Complementing this is an all-new Grip Control function that’s a form of off-road cruise control, enabling the vehicle to run at a constant speed on rough dirt roads and mildly challenging trails.
Further assisting this capability is what Subaru says are continuously monitored power distribution and brake vectoring from the electric motors, ensuring grip to each wheel is maintained, even in wet conditions and on low-grip surfaces.
Size and Style
Dimensionally, the Solterra is sized between Subaru’s Forester and Outback, but the freedom of the e-Subaru Global Platform means that, while it’s shorter overall than an Outback at 4,690mm, it has a longer wheelbase of 2,850mm, meaning more space inside for its five occupants. Width is 1,860mm and height 1,650mm.
Cabin space measures 1,940mm x 1,515mm, with what appears to be abundant front and rear legroom, judging by the imagery and footage revealed so far.
Thanks to the underfloor battery packs (which also form part of the e-Subaru Global Platform’s structure), the Solterra loses out a little in ground clearance, which at 210mm is 10mm less than a Forester, but only 3mm less than an Outback. Weight is slightly to the Outback’s advantage, too, as it tips the scales at 2,200kg GVM, while the Solterra weighs 2,295kg GVM.
Towing capacity, along with luggage capacity, is yet to be revealed, and while the sharply sloping tail design will compromise the latter, roof rails will be standard.
In terms of styling, the bZ4x and Solterra are broadly similar and virtually identical between the wheelarches. Heavily-sculpted flanks and extensive wheelarch cladding are common to both, as are the wheels themselves, which will be available in 18-inch or 20-inch sizes.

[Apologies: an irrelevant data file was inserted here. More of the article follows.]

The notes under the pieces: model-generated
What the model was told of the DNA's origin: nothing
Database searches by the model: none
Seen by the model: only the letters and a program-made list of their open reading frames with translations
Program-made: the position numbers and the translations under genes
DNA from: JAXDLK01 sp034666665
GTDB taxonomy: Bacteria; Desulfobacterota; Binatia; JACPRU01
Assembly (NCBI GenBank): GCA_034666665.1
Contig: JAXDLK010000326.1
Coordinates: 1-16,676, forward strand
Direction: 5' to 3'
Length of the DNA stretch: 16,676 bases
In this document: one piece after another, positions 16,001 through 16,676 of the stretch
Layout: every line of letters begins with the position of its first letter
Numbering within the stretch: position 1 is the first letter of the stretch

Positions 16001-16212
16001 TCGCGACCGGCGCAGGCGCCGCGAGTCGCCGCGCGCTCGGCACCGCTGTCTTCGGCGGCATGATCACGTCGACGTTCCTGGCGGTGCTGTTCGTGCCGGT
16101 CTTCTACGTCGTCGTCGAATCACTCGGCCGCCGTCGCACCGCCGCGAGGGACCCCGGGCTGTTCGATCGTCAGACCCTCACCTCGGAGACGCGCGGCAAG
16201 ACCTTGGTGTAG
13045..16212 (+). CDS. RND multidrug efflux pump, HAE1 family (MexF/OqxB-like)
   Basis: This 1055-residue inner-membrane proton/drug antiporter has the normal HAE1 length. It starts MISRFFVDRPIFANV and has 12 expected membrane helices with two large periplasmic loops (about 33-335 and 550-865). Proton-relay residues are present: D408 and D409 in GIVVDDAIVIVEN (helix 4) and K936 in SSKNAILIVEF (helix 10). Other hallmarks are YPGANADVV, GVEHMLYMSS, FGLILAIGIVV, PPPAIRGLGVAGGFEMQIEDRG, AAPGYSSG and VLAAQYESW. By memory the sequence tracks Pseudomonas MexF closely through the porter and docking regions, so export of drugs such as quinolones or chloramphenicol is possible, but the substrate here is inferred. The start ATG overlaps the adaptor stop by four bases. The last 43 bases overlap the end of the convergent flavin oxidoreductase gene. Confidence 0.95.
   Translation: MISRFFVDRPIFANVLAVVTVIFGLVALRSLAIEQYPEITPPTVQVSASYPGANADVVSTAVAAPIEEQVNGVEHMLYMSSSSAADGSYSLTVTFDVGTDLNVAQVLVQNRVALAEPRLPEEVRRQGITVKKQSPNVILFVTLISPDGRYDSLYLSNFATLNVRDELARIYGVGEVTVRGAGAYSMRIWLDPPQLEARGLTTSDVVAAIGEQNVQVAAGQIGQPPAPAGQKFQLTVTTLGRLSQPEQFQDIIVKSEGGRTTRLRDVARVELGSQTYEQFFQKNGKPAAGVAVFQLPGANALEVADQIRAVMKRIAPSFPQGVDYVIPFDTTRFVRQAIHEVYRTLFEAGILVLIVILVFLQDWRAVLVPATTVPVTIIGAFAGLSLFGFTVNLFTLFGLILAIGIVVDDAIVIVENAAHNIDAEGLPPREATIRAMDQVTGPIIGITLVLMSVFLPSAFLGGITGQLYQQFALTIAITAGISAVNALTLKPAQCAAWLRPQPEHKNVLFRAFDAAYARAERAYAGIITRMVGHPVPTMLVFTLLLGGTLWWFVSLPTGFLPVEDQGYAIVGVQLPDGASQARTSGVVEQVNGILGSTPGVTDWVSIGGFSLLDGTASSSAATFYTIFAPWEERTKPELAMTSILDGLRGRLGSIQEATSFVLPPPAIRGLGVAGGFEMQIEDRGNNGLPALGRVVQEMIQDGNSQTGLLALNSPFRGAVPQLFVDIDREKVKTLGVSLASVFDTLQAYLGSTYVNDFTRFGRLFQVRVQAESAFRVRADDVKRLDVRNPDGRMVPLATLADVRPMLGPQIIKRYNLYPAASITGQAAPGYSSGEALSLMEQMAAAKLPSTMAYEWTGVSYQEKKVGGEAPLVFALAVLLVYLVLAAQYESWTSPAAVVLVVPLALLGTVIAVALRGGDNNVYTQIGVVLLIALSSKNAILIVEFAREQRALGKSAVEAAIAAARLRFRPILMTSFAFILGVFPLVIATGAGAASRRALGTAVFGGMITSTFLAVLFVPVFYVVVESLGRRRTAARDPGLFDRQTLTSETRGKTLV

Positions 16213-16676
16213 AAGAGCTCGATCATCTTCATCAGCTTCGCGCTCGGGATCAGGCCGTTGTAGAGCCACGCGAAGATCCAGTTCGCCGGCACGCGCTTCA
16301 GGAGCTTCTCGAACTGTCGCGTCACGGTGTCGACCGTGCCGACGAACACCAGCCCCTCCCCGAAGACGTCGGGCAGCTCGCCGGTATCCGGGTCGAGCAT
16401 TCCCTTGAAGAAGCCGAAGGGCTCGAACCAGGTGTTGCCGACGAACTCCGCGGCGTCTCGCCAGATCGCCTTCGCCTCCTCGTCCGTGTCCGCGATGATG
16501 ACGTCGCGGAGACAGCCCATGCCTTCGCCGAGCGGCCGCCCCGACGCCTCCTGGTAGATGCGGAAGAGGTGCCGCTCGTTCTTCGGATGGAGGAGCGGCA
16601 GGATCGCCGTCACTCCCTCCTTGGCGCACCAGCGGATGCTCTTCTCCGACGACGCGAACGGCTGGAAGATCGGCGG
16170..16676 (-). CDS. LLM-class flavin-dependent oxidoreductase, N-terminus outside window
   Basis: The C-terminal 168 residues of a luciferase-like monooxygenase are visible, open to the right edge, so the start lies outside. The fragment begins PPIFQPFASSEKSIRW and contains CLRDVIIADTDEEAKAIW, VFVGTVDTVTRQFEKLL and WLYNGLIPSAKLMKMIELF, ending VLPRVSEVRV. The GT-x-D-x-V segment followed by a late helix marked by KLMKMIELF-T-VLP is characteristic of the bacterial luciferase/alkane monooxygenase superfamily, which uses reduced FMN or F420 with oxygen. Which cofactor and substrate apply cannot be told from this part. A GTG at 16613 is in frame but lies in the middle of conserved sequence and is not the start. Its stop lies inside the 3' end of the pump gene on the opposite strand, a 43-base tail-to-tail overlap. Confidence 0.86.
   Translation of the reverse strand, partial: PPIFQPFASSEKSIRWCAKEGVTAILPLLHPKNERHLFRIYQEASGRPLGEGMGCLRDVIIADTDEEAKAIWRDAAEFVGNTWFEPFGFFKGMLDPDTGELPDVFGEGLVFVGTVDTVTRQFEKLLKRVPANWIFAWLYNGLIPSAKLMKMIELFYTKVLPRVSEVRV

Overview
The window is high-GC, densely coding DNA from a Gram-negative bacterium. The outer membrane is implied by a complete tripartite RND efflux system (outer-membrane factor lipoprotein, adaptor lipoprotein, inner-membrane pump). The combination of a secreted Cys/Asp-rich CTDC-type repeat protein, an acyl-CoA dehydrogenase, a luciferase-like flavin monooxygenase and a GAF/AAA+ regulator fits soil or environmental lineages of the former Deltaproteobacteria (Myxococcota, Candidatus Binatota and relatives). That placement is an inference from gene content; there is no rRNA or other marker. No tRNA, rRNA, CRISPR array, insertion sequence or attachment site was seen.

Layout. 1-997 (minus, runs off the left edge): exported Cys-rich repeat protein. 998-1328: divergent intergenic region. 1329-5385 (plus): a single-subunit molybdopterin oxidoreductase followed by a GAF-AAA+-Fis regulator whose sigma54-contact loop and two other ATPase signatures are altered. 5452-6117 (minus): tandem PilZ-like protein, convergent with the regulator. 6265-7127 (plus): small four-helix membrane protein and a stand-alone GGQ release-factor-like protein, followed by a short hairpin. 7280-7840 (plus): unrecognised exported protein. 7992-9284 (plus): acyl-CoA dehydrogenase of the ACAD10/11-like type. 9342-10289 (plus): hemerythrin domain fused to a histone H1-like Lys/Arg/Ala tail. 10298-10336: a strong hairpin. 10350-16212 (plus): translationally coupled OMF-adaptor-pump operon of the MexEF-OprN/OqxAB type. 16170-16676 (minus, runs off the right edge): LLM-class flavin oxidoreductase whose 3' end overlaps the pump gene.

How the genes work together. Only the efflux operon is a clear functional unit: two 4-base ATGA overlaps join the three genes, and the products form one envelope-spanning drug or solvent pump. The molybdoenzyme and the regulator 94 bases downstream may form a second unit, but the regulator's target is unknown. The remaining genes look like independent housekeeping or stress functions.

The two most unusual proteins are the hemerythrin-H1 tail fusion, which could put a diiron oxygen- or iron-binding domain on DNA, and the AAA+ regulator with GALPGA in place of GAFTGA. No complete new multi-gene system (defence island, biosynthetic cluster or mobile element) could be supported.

In a similar approach to what was done with the BRZ/86 combo, Subaru have added a different headlight design, grille and modified bumper treatment to individualise the Solterra against the bZ4x beyond the application of their own badge. Changes have been made to the rear bumper and tail lights, too, but the differences here are less obvious.
According to Subaru, their hexagonal grille design expresses the energy efficiency of battery electric vehicles, while the bulging wheelarches show strength.
Inside, it seems unlikely the Solterra will offer the aircraft-style control yoke seen on the bZ4x, with an LHD demonstration unit in Australia using a conventional steering wheel. The instrument panel is a surprisingly small unit, set deeply into the dash, while a 12.3-inch horizontal touchscreen flows into a broad centre console that also includes various push-button controls and a wireless charging spot.
Coming in 2023
Due to arrive in Australia in the middle of 2023, the Solterra will likely be beaten to market by its bZ4x sibling, despite the Toyota’s launch being delayed.
Even though precious little information on the Solterra has been released, with no indication on pricing either, Subaru report that they’ve received 5,000 expressions of interest in three weeks since the upcoming model was officially announced on 13 May.
As Subaru’s first ever electric SUV, the Solterra comes with some high expectations, and will enter a market that will include its Toyota sibling, as well as similar offerings from Kia, Hyundai and Tesla, so pricing will need to be competitive.
For more details, and to add your name to the EOI list, go to: subaru.com.au/solterra